So what does this mean? The findings of this research are highly valuable in understanding how we can overcome such issues in the profession. Now that we are aware that personality has a greater impact on a veterinarian’s well-being than the environment, selection professionals and veterinary HR can better understand the types of personalities that the profession attracts and develop interventions and support mechanisms that are best suited to these individuals.

Additionally, universities can identify susceptible candidates early on in their training and monitor them throughout. Practice managers and occupational psychologists should consider implementing mentoring schemes whereby vets can be monitored closely and any issues dealt with immediately before they develop further.

Although this research is powerful, it is what we do now with the knowledge and findings gained to have a real positive impact on the world that is important. After all, this is the true essence of research.

So to conclude, your veterinarian may look after the health of your animal, but you need to look out for the health of your vet!

To read the whole article and to find out more:
“The Effect of Personality on Occupational Stress in Veterinary Surgeons.”
Briony Dawson & Neill J. Thompson, JVME 44.1 (2017): 72-83

Briony Dawson MSc OccPsych BSc (Hons) Psych
Northumbria University, Newcastle-upon-Tyne, England
b.dawson@live.co.uk
linkedin.com/in/brionydawson

Disclaimer: The views expressed in this blog post do not necessarily reflect those of the Journal of Veterinary Medical Education or the Association of American Veterinary Medical Colleges


Briony Dawson’s article, “The Effect of Personality on Occupational Stress in Veterinary Surgeons,” is featured in the latest issue of the Journal of Veterinary Medical Education (Volume 44, Issue 1), available to read here!

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An interview with Nicole St-Onge, author of “He was neither a soldier nor a slave: he was under the control of no man” : Kahnawake Mohawks in the Northwest Fur Trade, 1790-1850, on the work that she did for her article, as well as what sparked her interest in studying Mohawks men’s role in the fur trade. St-Onge’s article appeared in the Canadian Journal of History/Annales Canadiennes D’Histoire in 2016, and is available here to read for free, for a limited time.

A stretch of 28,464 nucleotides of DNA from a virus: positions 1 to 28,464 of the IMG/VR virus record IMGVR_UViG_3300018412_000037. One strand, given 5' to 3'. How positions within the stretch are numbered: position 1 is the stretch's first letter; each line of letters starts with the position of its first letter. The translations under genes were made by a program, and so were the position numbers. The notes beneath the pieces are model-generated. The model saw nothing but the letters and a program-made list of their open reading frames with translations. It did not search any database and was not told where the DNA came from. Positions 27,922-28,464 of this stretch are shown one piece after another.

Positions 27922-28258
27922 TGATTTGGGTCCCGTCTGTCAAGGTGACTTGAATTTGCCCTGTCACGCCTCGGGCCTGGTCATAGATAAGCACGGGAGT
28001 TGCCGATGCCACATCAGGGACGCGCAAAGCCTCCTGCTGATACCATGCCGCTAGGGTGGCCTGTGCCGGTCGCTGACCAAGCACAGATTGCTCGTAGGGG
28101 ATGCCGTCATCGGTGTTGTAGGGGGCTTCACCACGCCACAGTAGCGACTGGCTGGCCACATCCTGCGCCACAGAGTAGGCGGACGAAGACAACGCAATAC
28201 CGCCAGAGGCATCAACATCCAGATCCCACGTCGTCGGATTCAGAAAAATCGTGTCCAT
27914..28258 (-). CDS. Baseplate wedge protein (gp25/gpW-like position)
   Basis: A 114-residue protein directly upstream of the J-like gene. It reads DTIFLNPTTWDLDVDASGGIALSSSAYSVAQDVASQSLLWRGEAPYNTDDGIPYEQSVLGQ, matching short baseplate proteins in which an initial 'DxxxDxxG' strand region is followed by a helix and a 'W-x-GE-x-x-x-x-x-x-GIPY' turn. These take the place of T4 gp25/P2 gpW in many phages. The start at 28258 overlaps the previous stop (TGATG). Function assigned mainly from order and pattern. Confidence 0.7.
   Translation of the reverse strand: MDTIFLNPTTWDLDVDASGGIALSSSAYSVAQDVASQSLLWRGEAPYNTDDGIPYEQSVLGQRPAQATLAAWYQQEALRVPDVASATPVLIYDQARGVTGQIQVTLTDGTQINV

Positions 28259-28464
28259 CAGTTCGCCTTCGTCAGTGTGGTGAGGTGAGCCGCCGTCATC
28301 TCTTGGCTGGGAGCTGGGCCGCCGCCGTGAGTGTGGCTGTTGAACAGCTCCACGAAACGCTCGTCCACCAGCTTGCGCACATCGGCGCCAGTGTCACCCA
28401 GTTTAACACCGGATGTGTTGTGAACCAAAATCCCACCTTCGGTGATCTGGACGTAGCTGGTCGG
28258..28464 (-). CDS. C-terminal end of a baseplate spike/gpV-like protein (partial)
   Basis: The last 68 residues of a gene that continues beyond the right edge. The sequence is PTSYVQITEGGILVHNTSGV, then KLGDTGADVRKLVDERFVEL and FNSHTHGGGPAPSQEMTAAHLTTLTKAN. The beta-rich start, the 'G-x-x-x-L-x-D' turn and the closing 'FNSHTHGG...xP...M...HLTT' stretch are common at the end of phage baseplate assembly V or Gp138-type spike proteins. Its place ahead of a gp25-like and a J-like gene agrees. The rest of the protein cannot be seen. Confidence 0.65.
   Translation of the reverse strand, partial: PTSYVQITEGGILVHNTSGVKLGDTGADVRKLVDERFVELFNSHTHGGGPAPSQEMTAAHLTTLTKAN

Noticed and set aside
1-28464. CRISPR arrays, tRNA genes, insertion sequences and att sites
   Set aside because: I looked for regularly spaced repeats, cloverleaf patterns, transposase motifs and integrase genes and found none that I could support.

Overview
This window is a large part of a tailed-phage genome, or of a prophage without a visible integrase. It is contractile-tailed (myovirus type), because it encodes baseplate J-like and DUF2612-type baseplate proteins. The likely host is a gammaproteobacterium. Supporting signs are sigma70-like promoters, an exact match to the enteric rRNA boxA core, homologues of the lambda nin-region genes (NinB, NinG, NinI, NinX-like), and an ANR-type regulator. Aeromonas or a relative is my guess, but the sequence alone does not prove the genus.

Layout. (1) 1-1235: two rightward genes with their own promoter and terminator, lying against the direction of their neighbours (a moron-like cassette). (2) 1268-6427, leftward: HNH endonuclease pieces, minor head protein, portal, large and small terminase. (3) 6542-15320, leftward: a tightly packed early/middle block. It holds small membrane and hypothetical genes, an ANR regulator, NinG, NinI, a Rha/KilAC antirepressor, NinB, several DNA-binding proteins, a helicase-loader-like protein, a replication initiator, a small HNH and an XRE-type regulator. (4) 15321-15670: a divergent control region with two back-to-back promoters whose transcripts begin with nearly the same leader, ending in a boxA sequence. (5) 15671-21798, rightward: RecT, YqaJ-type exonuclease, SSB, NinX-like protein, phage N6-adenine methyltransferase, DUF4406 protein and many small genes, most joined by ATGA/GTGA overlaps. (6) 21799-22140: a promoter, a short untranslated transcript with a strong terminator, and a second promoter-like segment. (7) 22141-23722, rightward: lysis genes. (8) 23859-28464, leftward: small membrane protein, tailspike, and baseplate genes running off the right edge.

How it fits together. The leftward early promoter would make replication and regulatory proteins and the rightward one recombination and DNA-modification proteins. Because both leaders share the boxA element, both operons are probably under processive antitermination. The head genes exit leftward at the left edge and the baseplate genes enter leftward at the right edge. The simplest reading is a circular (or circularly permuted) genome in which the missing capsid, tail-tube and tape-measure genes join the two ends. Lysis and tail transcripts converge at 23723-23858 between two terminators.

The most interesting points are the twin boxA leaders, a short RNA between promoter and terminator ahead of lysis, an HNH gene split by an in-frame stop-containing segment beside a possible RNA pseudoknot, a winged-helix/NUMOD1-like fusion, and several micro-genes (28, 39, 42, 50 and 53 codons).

Originally completing her undergraduate and master’s degrees in anthropology, Nicole St-Onge made the switch to history when she decided she wanted to do her PhD on Metis ethno-history – specifically looking at how the village of Ste-Agathe in Manitoba experienced the transition from being a Metis community to becoming a French-Canadian one.

“The department [at the University of Manitoba] took a gamble on me, since prior to the PhD I had taken a total of one undergraduate history courses during the course of my studies – it was a first year Canadian history survey course! The first year [of my PhD] was a bit rough,” St-Onge said.

From her work on the Metis, St-Onge’s interest in the fur trade and Indigenous voyageurs was born. She became interested in the background to the Plains Metis, and as a francophone, was able to easily access a variety of sources – including Montreal Voyageur Contracts.

St-Onge discusses these contracts in her 2016 article published with the Canadian Journal of History/ Annales Canadiennes D’Histoire. In this article, St-Onge looks at Mohawk men who signed fur trading contracts between 1714 and 1821. Mohawk men were exceptionally skilled in trapping, and being canoe men, and voyageurs. As a result, they were able to negotiate highly specific and profitable contracts with their European employers.